An overview of riding gear to help keep you safe and making riding more comfortable. Includes advice on helmets, clothing, lights, what to carry and more.
When deciding on what helmet to wear or purchase, as long as it is a bike helmet, then you can pick any which suit your personal preference.
- Some brands fit better with different shaped heads so it's worth trying a few to see what suits your head shape best, as a comfy helmet is more appealing to wear.
- As helmets increase in price, they typically will become lighter with more ventilation, but the main thing is to pick one in a colour and style that you like.
Image: D-Bolt lock.
To help prevent bike theft, it's important to lock your bike when not in use. The most secure locks are solid D-bolts or heavy chains with a protective wrap, but any lock is better than no lock.
Use white front and red rear lights on your bike when cycling before dawn and after dusk. Legally, lights must be visible from a 200m distance.
Type of clothing
If you have any items of loose clothing such as trousers or a skirt, then keep them tucked in or fastened away so they don't get caught in moving parts such as the chain.
- Wearing light or bright colours can improve your visibility to other people on the road.
- Reflective material can also help in dark conditions.
Be prepared with a waterproof jacket or cycling poncho. It has been known to rain unexpectedly in Auckland.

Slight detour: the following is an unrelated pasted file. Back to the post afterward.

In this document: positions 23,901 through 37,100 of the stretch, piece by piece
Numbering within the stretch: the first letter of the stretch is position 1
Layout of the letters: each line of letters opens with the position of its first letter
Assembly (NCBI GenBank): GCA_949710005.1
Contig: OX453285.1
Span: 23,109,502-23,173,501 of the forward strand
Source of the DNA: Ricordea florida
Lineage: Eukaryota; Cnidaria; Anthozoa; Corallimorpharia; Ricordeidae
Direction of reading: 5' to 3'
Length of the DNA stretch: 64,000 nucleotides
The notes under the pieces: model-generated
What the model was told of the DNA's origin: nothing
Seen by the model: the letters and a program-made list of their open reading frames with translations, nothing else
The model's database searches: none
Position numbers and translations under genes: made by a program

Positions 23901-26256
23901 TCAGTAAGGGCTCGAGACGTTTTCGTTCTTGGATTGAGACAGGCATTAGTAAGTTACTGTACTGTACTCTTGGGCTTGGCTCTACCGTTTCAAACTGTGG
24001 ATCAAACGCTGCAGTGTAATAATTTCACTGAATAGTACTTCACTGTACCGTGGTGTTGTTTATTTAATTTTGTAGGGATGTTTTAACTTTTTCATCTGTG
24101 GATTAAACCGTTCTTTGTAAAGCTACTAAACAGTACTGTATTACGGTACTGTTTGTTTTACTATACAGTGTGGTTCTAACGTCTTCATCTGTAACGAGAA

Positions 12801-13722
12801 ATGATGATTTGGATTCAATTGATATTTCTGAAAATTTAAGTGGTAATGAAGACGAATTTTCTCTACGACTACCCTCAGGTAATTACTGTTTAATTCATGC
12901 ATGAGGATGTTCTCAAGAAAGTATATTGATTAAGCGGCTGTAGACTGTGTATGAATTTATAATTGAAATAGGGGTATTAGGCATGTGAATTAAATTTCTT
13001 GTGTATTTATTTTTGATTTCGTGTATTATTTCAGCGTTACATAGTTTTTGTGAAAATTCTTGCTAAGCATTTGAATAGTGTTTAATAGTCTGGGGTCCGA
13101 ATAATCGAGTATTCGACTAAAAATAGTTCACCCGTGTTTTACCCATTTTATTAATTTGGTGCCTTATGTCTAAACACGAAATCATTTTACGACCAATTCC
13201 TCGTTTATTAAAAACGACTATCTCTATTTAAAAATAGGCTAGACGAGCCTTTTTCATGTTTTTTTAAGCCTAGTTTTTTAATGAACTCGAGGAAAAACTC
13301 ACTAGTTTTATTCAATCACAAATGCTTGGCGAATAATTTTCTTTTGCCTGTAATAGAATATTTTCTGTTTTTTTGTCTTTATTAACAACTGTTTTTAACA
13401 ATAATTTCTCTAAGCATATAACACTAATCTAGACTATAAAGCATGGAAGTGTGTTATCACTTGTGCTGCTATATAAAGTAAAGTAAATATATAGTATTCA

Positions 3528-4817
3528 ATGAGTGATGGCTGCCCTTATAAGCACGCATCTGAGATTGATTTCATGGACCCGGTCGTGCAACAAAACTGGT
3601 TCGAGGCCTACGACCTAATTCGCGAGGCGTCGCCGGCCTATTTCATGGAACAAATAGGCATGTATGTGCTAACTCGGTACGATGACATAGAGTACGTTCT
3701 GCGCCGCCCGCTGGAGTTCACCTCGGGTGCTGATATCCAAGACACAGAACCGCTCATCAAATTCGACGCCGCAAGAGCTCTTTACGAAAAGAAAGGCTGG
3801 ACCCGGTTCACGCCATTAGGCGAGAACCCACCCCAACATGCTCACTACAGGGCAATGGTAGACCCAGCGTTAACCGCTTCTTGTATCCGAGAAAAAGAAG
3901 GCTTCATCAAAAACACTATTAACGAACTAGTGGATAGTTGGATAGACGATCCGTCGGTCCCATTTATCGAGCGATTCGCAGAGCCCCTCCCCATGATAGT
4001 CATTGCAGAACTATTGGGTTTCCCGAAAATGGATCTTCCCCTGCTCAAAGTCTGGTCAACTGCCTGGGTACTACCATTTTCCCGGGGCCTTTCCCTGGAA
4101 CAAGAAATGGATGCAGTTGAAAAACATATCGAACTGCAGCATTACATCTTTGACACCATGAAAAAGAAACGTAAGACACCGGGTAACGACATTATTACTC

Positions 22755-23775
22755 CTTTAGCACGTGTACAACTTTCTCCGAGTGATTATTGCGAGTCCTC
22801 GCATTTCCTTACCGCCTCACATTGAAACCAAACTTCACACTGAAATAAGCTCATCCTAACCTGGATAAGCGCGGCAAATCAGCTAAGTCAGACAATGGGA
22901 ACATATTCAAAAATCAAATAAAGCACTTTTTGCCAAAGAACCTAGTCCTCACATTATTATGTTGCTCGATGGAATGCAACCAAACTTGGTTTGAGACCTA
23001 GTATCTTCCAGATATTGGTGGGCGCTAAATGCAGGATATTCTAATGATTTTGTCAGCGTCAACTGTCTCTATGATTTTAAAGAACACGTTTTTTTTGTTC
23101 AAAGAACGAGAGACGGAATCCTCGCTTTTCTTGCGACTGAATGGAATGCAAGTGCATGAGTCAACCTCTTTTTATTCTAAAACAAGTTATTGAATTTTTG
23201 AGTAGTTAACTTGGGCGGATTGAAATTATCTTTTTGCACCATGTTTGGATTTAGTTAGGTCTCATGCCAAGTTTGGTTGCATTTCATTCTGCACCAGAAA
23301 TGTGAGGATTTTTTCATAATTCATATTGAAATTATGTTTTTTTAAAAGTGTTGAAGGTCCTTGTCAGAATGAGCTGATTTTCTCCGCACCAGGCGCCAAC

It can be useful to carry some basic tools with you when cycling.
Image: (from left to right) Bike pump, Inner tube, multi-fuction tool and tyre lever.
- a bike pump,
- tyre levers,
- a puncture repair kit,
- a spare tube of the correct size,
- and a multi tool are recommended.
It's also a good idea to get some chain lube and to learn some simple bike maintenance tips and tricks.
Lots of bike stores offer free bike maintenance classes, or check when our free Adult Bike Skills courses are offered, particularly our bike maintenance course which covers how to fix a puncture.
There's no single best way to carry stuff on your bike. The right set-up for you will depend on how much you need to carry and for how far, what you plan to do with it at your destination, and your personal sense of what works best for you.
Grab a backpack cover to make the backpack more reflective.
Pros: Flexible, mobile.
Cons: Can get sweaty, uncomfortable.
Panniers sit on either side of your bike, usually over the back wheel.
Pros: Comfortable, large capacity.
Cons: Hard to carry by hand.
Baskets are mounted on the handlebars, and come in all styles.
Pros: Handy, cute.
Cons: Hard to steer if over-loaded.
Saddle bags are attached under the seat, they range from tiny to small.
Pros: Doesn't effect handling.
Cons: Small and fiddly to access.